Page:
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Toothpicks

Why Toothpicks Shouldn’t Be Your Pick for a Dental Tool

Toothpicks. You see them everywhere: minty-fresh and plastic wrapped next to the cash register at your neighborhood diner, spearing a bite-size cheese cube and sporting colorful plastic frills at a cocktail party, swimming in a martini and wearing nothing but an olive at the bar, or simply resting in a box of 100 at your local grocery store. In fact, toothpicks are so readily available, it may seem hard to believe that they could be bad for you in any way. The truth is, however, frequently using toothpicks can damage your teeth and gums, and lead to swallowing splinters and worse.

Toothpicks are old news
Toothpicks are primitive devices that are the oldest dental cleaning tool around. Fossils of 7,500-year-old teeth suggest that humans were using wooden sticks to clean their teeth a long time before toothbrushes were even thought about. But again, this is because these ancient people didn’t have any alternative. Here are a few reasons why jabbing a stick around in your mouth in hopes of dislodging food, today, may not be such a great idea:

  • Lacerating gums. If you use toothpicks frequently and roughly, you could risk damaging your gums, causing bleeding and tearing.
  • Damaging tooth enamel. Tooth enamel is the covering that makes up the outer layer of each tooth. Although it’s pretty tough stuff, it’s still vulnerable to the type of damage chewing on a toothpick can easily cause.
  • Damaging tooth roots. If your gums have pulled away from your tooth roots, they could be especially prone to damage by a toothpick. Not to mention the fact that touching exposed tooth roots with anything at all can also be very painful.
  • Chipping veneers or crowns. Vigorous toothpick use can cause both to become damaged or even fall out altogether.
  • Splinters. Toothpicks can fall apart and leave splinters in your gums, tongue and throat, which are not only painful and hard to remove, but could also result in a dangerous infection.
  • Swallowing. Toothpicks could kill you. In fact, on average, there are about 9000 choking incidents reported each year from someone either swallowing or inhaling a toothpick.

So what should I use?
Sure, toothpicks can remove food debris from between teeth, but dentists recommend other cleaning alternatives that are much less damaging to your teeth and gums, including:

  • Dental floss. Dental floss or tape can quickly and effectively remove food particles without damaging teeth or gums. Flossing also removes plaque, which can lead to cavities, and promotes healthy gums, protecting you from gingivitis and periodontitis.
  • Interdental brush. Interdental brushes have small bristled heads that are designed specifically to fit between your teeth. Like floss, they can dislodge bits of food and clean plaque from surfaces that can’t be reached just by brushing.

So should I ever use a toothpick?
The best answer to this question is simple: only when you’ve got no other choice. As discussed above, there are many things that make toothpicks bad for teeth. And perhaps the only thing they have going for them is that they are portable and convenient to carry. If you have a bit of food stuck in your teeth that is painful or irritating and a toothpick is your only option, then it’s better to remove it for your own comfort.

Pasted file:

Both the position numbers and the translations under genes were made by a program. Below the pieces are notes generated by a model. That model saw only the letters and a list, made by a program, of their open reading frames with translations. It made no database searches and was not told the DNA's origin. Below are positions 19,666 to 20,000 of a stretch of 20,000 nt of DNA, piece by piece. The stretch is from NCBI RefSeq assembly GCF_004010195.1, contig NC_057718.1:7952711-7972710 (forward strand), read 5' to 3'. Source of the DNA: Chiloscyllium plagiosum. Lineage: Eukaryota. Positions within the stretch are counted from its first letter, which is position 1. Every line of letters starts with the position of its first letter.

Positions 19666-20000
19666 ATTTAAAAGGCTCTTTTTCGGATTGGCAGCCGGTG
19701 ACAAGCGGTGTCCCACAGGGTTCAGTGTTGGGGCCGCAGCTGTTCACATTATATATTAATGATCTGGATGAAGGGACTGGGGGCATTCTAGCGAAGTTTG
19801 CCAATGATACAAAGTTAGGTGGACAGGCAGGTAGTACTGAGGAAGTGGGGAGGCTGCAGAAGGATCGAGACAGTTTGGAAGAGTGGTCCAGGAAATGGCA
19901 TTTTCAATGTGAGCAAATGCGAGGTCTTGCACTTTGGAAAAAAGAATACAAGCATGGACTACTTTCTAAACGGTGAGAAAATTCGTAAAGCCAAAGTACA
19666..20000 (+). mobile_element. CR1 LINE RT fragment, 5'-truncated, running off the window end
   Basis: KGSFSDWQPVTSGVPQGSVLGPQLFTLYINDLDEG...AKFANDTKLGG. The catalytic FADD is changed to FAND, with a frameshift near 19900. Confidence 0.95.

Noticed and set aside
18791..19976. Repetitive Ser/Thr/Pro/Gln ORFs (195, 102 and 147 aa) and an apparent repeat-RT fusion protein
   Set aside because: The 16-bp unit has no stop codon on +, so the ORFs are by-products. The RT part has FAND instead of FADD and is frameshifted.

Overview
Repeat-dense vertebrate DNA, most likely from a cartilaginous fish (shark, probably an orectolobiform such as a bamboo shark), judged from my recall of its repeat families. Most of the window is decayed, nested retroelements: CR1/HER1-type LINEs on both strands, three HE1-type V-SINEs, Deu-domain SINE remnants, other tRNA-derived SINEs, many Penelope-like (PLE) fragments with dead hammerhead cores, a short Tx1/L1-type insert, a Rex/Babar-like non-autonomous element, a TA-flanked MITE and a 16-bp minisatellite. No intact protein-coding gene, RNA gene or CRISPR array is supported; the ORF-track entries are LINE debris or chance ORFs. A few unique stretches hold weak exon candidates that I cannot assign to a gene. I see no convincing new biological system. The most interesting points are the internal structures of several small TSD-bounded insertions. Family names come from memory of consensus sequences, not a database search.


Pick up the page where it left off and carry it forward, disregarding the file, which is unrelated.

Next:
But even then, it’s important to ask yourself just how frequently you are having to use that toothpick. We’ve all experienced a niggling bit of food getting stuck between your teeth every now and then. No big deal, right? Well, if it happens on a regular basis and (most importantly) in the same place each time, then that is reason enough to visit the dentist. That’s because food can become stuck due to fillings that haven’t been properly finished, teeth that have shifted or teeth that have developed a hole due to decay. And if you’re just relying on toothpicks to try to remedy these problems, you’re probably going to be seeing much bigger problems down the line.

So, are toothpicks bad? No, toothpicks are great … glued together to create memorable fourth-grade art projects, stuck in a birthday cake to see if it is ready to take out of the oven, and for hundreds of other uses. But are toothpicks bad for you? Yes, especially if they’re used frequently or without sufficient care for your teeth and gums. And because there are other ways that are so much better at getting bits of food free from your teeth, there is really no reason to resort to some crude tool that was invented by primitive man.

Them Bones, Them Bones…

Calcium is essential for healthy bones and teeth! You’ve heard it before, but how much calcium are you actually getting?
An extremely important mineral for dental and overall health, calcium aids in preventing dental problems and osteoporosis. Actually, 99 percent of the calcium found in our bodies is located in our bones and teeth! But calcium does so much more — it also helps with blood clotting, sending nerve signals, releasing hormones and enzymes, as well as muscle and blood vessel contraction and relaxation.

Much like we change our hairstyles or clothes to resemble the latest fashions, our bones are constantly reinventing themselves. Our bones are continuously undergoing a process called resorption, which is the breakdown of bone tissue. When bone is lost, calcium is deposited to help new bone form. In order to best utilize new bone formation, calcium needs to be taken continuously, and over a long period of time.